Moh Ahmed will be going for gold in the 5,000 metres and 10,000 metres at the Tokyo Olympics. Photo by: Claus Andersen/Athletics Canada.
The Tokyo Summer Olympics is Mohammed Ahmed’s time to shine.
The 30-year-old former St. Catharines resident made his Olympic debut in London in 2012 and placed 18th in the 10,000 metres. At the 2016 Rio Games, the Niagara Olympic Club alumnus placed 32nd in the 10,000 metres and just missed the podium in the 5,000 with a fourth-place showing.
The St. Catharines Collegiate grad heads to Tokyo coming off a bronze medal in the 5,000 metres at the 2019 World Athletics Championships in Doha, Qatar, and a bronze medal this past June in a 5,000-metre race at Diamond League event in Florence, Italy. He will be competing for Canada in both the 5,000 and 10,000 metres.
“My goals and my intentions are to go for gold and that is what I have been gearing up for for a long, long, time,” the three-time St. Catharines Athlete of the Year said. “I feel like I am one of the players to do that and I am in the medal hunt, for sure, in both events.”
The 2018 Commonwealth Games silver medalist in the 5,000 and 10,000 metres knows it won’t be easy.
“It’s going to be tough and there are a lot of key players but I feel like the expectation for me is that I want to get a medal. I want gold if possible.”
The Bowerman Track Club member believes his past Olympic experiences will help in Tokyo.
“I know what it is like and I’ve been there and done it. It is not something to celebrate for me. The one thing for me is that I have been looking forward to performing at the highest level and being on the podium. That is what I celebrate and I am excited about.”
Becoming an Olympian never grows old for Ahmed.
“It is an honour and it is the one per cent of the one per cent. In the 5,000 metres, the individuals who made it are 24 or 25 of the best in the world,” said the seven-time All-American at Wisconsin. “To be among that is amazing. When I look back to when I started in the sport way back in 2005 and 2006 in the early OFSAA (Ontario Federation of School Athletic Associations) days and my Grade 9 year at Collegiate, it is something that I dreamed about.
“Being an Olympian makes that 12-13-year-old kid proud but I have gone through a lot and it is not something that makes me excited. The exciting moment was 2012 when I made it, not 2021. I got that out of my system and 2016 was amping up to be a player. And now I am one of the players and it is about proving that.”
Like every Olympian, Ahmed’s chance to prove it at the Olympics was delayed one year by the COVID-19 pandemic.
“Last year, our coach did a good job of keeping us accountable and keeping us on track to train,” he said. “Obviously we were fortunate enough to have some races as well. COVID didn’t change anything aside from just the waiting. I was gearing up for it and I felt ready and so excited to compete but then the rug was pulled out from under our feet and then it was another wait. The waiting was the hardest part for me but training was consistent, solid and I feel like I am ready.”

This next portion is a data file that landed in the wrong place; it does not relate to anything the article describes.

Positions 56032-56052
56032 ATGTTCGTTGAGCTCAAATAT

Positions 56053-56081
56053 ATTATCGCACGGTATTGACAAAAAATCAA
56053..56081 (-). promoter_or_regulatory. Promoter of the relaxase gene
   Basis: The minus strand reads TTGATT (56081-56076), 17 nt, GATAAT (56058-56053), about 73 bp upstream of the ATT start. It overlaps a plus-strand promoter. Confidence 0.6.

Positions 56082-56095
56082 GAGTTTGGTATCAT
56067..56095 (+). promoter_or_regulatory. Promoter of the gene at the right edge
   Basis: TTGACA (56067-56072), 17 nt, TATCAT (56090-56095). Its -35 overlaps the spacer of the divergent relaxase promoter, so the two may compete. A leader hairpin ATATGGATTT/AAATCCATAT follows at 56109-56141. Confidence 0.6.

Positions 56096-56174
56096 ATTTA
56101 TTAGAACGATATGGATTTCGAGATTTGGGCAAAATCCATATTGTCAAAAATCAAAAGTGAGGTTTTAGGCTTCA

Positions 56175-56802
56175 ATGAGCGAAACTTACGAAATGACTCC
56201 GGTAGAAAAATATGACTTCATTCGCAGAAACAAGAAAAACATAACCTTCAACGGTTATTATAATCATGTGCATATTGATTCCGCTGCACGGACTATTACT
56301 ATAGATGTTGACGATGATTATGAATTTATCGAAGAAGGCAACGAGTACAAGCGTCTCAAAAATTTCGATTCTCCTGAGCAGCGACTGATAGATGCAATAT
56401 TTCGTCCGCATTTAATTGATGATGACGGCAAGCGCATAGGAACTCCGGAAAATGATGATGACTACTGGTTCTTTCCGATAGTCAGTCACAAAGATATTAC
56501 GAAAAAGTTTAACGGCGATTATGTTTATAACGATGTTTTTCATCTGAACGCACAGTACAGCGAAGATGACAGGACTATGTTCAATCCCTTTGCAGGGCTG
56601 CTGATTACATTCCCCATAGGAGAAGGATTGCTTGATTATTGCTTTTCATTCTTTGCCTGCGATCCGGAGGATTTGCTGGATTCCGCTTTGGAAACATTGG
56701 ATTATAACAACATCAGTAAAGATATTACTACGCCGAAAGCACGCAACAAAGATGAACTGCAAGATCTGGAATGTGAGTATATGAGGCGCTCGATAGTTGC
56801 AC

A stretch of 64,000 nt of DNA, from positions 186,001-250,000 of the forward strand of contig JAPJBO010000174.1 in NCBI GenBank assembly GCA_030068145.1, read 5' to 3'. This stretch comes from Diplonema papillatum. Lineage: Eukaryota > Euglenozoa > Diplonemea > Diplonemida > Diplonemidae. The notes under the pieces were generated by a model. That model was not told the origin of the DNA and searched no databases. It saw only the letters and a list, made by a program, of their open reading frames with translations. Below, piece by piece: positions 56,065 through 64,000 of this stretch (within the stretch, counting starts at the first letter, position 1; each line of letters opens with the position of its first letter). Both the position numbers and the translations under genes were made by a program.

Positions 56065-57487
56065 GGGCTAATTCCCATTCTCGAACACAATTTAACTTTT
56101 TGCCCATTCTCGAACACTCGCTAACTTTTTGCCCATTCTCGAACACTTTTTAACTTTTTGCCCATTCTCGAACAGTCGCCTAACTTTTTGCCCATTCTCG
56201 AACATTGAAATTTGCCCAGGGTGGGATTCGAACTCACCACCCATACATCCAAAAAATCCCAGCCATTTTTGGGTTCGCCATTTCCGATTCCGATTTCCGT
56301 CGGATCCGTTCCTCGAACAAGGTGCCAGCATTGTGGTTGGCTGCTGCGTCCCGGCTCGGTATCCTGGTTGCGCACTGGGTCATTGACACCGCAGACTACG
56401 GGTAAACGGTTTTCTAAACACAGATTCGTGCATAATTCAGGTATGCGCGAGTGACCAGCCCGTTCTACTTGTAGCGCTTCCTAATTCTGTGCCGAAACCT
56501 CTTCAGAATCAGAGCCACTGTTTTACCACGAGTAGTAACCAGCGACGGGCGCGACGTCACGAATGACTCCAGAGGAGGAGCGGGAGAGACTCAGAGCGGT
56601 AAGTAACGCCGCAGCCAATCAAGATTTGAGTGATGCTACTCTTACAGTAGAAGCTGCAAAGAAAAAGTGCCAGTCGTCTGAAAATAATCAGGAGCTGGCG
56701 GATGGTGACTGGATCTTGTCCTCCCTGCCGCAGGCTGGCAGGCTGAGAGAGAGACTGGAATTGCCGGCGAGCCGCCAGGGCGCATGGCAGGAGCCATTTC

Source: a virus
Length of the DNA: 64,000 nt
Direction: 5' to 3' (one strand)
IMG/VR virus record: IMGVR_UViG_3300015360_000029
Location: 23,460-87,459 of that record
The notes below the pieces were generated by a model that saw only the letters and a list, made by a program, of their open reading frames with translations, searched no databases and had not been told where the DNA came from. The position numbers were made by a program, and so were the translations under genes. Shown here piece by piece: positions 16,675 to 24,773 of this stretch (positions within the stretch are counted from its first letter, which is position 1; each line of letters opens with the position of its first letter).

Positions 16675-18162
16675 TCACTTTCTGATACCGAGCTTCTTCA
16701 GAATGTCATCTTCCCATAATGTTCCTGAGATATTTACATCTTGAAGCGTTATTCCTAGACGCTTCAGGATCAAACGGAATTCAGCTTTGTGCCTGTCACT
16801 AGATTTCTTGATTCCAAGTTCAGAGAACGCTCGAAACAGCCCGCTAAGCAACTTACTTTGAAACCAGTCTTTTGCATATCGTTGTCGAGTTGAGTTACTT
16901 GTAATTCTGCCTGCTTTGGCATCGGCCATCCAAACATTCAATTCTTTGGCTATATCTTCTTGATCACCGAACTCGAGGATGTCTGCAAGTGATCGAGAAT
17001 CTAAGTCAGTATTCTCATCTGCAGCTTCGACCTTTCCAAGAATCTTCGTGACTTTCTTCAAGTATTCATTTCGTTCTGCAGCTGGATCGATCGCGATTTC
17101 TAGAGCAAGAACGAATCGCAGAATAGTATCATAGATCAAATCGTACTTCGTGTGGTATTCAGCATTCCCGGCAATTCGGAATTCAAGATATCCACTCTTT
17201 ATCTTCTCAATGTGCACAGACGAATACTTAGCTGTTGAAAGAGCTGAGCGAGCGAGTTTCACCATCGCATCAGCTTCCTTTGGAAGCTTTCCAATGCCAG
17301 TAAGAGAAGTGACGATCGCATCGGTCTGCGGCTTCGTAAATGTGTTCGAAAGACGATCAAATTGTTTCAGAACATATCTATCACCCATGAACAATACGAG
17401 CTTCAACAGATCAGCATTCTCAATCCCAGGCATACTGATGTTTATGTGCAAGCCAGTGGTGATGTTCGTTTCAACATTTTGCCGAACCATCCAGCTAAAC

But one year later is he even more ready?
“Coming off the (world championships) medal in 2019, it was only 10 months between the Olympics and the world championships so the one thing that I had on my side was momentum,” Ahmed said. “That was the one thing I lost.”
But since then, he set a North American record in the 5,000 metres and recorded some of his best-ever times in other events.
“And in my first (5,000-metre) race of this year, I came within three seconds of that time and I felt like I was still in a heavy base phase and stuff like that.”
The extra year of training has changed the dynamic of some of the competition Ahmed will be competing against in Japan.
“It’s younger guys and I am a year older but I feel that I am still in my prime. I am still mixing it up with those guys and the one Diamond League race I did this year, I came third and I was right there until the end. I pride myself on competing on the big stage.”
He isn’t concerned about the COVID-19 pandemic situation in Tokyo.
“You would think that they will do their best to put us in a nice situation. We are going to be in a bubble and for us we live the solitary life. That’s just what we do and it is going to be the same thing in the village. We have to have proper etiquette, hand sanitizing and face masks.
“It is what we have had to deal with for the last little bit.”
He has been double vaccinated but with the new variants around, he is going to act like he isn’t jabbed.
“You have to be extra cautious,” he said. “The heat is going to be something and so are the COVID protocols that we will have to go through every single day. It will be rigorous and you just can’t lose your head and that is what I am going to try and do.”
Ahmed has been training in Park City, Utah, since April in preparation for the Games.
“It has just been a grind, more than anything. I would describe it as waiting for a prolonged period of time, more time than I have ever waited. That is pretty much what it is.”
He plans to arrive in Tokyo either on July 25 or 26. The men’s 10,000-metre final will be contested on July 30 followed by the first round of the 5,000 metres on Aug. 3. The 5,000-metre final is scheduled for Aug. 6.
“I am looking forward to achieving my goals,” Ahmed said. “We can’t experience the city like we would in normal times so I am going to treat it as just competition and performance.”